Category Archives: Testing

Dynocom accuracy estimating

The recent posts about JAEInnovation’s builds have introduced a dynamometer that I previously had not heard of, a Dynocom.  As those posts pointed out, I did not have data available to crosscheck the accuracy of this dyno, so statements about vehicle wheel horsepower are of low confidence.

I was in touch with a person who had their S4 measured on this dyno (operated by Doman8 Performance), and they informed me that data logging was showing a FATS of 3.2 seconds and the dyno chart produced by the Dynocom measured a peak of 480 whp.  The wheel horsepower curve is reproduced below:

Dynocom 480 whp pull
Dynocom 480 whp pull

To try and estimate what the accuracy of the dyno is I began correlating the wheel horsepower curve with the FATS time.  The first step was to pull samples of the wheel HP data over the FATS pull range, taking samples at every 250 rpm beginning at 4250 rpm and continuing to 6500 rpm.  These points are shown in the chart above highlighted in red.

The average whp of these ten points is 412.  The median value is 435.  I decided to use the median because the peaky curve allows the low figures at the start to pull the average down substantially.

The dyno chart showed that a 6% correction had been applied for atmospheric conditions.  As has been previously mentioned, this correction should not be applied to a boosted engine.   After backing out the atmospheric correction factor the result is 410 wheel HP.

Now I look at how the FATS average wheel HP calculator compares with this value.

Chart produced by rktskicar

A FATS time of 3.2 seconds should be the product of an average wheel HP over the FATS range of approximately 380 whp.  The result I estimated from the dyno chart was 410 whp.

If the Dynocom has a similar difference to road values as the Dynojet, which I have found to differ by approximately 6%, the Dynocom average wheel horsepower is more likely 387.

The FATS estimate of 380 whp compares well with the adjusted Dynocom estimate of 387 whp.

If the peak wheel horsepower reading of 480 is adjusted in accordance with this process the result is a peak of 427 wheel horsepower.


A single data point is not something to rush out and use to define the accuracy of the dyno.  On the other hand, it’s better than nothing, and the results obtained point to agreement between the two methods of arriving at the average wheel horsepower.

Wrapped Turbo Inlet Pipe – Part 2

The latest component to get wrapped is the upper half of the turbo inlet hard pipe, this is the section that connects to the Y-pipe coupler hose.  I wrapped this section in the DEI Reflect-A-Gold tape.

DEI Reflect-a-Gold Wrapped TiAL Inlet Pipe
DEI Reflect-a-Gold Wrapped TiAL Inlet Pipe

At this stage most everything from the inlet snorkel to the turbocharger compressor inlet is now wrapped in some way or another.  The part that isn’t wrapped is the airbox snorkel, and I’ll probably do something with it next.

DEI Reflect-A-Gold tape wrapped TiAL inlet pipe
DEI Reflect-A-Gold tape wrapped TiAL inlet pipe

I went and drove my usual route recording the intake temperatures.  Rather than post up the composite chart, because it is getting very busy, I’m going to post the temperature deltas of the last two and first two recordings that I made.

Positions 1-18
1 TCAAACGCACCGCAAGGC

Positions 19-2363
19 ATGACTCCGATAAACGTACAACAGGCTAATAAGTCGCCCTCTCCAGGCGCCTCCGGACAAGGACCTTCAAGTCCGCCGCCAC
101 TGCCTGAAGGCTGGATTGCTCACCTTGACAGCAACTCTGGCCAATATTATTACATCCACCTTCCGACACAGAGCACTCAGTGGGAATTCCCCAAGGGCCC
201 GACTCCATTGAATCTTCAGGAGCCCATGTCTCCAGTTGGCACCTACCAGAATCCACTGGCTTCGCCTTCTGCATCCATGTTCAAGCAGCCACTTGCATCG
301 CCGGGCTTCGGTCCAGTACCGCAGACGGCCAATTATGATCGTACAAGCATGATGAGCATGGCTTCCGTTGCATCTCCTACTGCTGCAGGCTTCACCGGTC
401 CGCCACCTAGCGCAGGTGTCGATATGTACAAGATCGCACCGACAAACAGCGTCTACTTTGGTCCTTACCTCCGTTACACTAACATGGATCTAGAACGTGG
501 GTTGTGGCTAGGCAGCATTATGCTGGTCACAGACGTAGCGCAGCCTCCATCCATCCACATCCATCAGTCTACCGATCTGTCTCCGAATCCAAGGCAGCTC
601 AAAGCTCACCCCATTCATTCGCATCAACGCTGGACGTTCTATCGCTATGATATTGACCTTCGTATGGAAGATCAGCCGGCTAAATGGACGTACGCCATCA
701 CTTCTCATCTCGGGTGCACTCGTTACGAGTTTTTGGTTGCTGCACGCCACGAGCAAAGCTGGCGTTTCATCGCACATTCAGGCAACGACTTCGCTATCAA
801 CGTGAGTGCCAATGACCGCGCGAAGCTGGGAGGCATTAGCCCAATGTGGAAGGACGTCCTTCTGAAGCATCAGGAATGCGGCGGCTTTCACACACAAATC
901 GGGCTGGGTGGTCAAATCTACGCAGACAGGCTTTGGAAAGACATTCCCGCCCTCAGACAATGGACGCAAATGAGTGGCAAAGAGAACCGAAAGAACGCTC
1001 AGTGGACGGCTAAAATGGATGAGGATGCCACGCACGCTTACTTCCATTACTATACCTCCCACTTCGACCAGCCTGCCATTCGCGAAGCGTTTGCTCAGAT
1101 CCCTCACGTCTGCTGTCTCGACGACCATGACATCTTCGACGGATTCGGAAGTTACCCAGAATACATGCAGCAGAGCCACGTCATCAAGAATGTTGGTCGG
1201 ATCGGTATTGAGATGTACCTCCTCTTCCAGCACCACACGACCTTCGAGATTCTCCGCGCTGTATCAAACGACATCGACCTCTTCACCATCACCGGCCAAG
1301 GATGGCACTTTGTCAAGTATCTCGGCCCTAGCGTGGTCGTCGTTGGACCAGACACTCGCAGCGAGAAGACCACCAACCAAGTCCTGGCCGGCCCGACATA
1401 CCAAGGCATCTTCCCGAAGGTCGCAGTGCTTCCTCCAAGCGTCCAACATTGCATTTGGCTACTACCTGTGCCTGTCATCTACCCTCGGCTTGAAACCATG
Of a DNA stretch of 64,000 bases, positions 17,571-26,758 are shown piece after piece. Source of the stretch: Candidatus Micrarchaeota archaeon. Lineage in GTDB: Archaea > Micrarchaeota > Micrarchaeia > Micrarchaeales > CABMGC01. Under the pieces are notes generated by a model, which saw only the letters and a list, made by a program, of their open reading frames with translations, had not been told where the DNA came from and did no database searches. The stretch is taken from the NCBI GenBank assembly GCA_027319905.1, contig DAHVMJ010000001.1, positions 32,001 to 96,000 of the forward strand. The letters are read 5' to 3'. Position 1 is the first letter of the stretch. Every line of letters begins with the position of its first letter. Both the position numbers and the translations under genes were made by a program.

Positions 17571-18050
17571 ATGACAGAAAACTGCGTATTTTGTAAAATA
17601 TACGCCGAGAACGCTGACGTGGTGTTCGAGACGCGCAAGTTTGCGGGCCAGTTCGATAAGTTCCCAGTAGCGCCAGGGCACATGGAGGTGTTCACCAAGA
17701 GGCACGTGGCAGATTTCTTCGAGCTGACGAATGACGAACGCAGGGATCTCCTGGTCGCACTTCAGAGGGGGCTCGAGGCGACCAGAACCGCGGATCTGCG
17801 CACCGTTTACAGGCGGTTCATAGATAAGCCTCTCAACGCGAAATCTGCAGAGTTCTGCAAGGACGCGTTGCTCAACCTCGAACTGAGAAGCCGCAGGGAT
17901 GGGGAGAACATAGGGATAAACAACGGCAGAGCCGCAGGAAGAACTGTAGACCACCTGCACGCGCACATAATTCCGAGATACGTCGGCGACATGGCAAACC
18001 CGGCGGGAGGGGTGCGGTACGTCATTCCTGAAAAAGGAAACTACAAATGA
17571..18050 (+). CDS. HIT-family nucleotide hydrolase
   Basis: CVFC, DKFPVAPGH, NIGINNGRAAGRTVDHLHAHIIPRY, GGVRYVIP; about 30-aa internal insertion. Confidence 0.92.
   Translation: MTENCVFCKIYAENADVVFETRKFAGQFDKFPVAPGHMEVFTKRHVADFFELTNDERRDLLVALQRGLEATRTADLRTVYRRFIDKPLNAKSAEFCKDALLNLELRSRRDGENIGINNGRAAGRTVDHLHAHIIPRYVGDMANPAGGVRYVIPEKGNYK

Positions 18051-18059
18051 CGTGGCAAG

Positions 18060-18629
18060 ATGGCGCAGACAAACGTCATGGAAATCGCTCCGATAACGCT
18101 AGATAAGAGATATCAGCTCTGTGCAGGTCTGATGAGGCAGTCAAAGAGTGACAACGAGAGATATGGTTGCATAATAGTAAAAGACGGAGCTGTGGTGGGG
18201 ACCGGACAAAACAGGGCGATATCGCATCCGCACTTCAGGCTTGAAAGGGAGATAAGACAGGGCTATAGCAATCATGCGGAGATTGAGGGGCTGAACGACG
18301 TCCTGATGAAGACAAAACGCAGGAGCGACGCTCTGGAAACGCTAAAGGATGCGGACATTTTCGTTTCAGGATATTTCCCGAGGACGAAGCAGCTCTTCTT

Chart of Wrapped Hard Pipe Morning Drive
Wrapped Hard Pipe Morning Drive

The morning drive has two fewer data series than the afternoon drive, only going up to 7.  Drive 1 is in the normal configuration that I had prior to doing any of the wrapping.  The 2 series is the same but with the Darintake holes covered.  Series 6 and 7 are with most of the wrapping in place, through to the Y-pipe in 6 and the hard pipe in 7.

The afternoon drive data with similar data series is shown below.

Chart of Wrapped Hard Pipe Afternoon Drive
Wrapped Hard Pipe Afternoon Drive

These results show very little difference between the ‘untreated’ inlet piping and the ‘treated’ pipes with all of the wrapping in place.

Wrapped Y-Pipe Temperatures

Continuing down the intake I’ve gone and wrapped up the RS4 Y-Pipe.

Foil Wrapped B5 RS4 Y-Pipe
Foil Wrapped B5 RS4 Y-Pipe

It’s quite the beaut now, with Duct Insulation wrapped around the entire thing.

Duct Insulation
Duct Insulation

Seeing as how the Y-pipe is an ‘air duct’ applying this material seems proper.  It consists of a foam layer about 3-4 millimeters thick with a reflective coating on one side and adhesive on the other.  The advertised R value for the material is R-3.

Taking the S4 out for my usual drives produced the following results in the morning:

Morning Drive with Wrapped Y-Pipe
Morning Drive with Wrapped Y-Pipe

Later in the day I repeated the procedure recording in higher ambient temperatures.

Afternoon Drive with Wrapped Y-Pipe
Afternoon Drive with Wrapped Y-Pipe

Adding these latest drives into the collection that I’ve got going yields the following charts:

Morning Drive Comparison
Morning Drive Comparison with Wrapped Y-Pipe

Afternoon drive:

Afternoon Wrapped Y-Pipe comparison chart
Afternoon Wrapped Y-Pipe comparison chart

I was hopeful that this extra heat protection would produce some benefit, the Y-pipe sits directly on top of the engine and seems like a good candidate for some insulating material.

There are moments in the drive when the temperature with this latest modification is lower, around approximately 5 degrees F.

Without digging deeper into the data my initial call is that the wrapping did help some.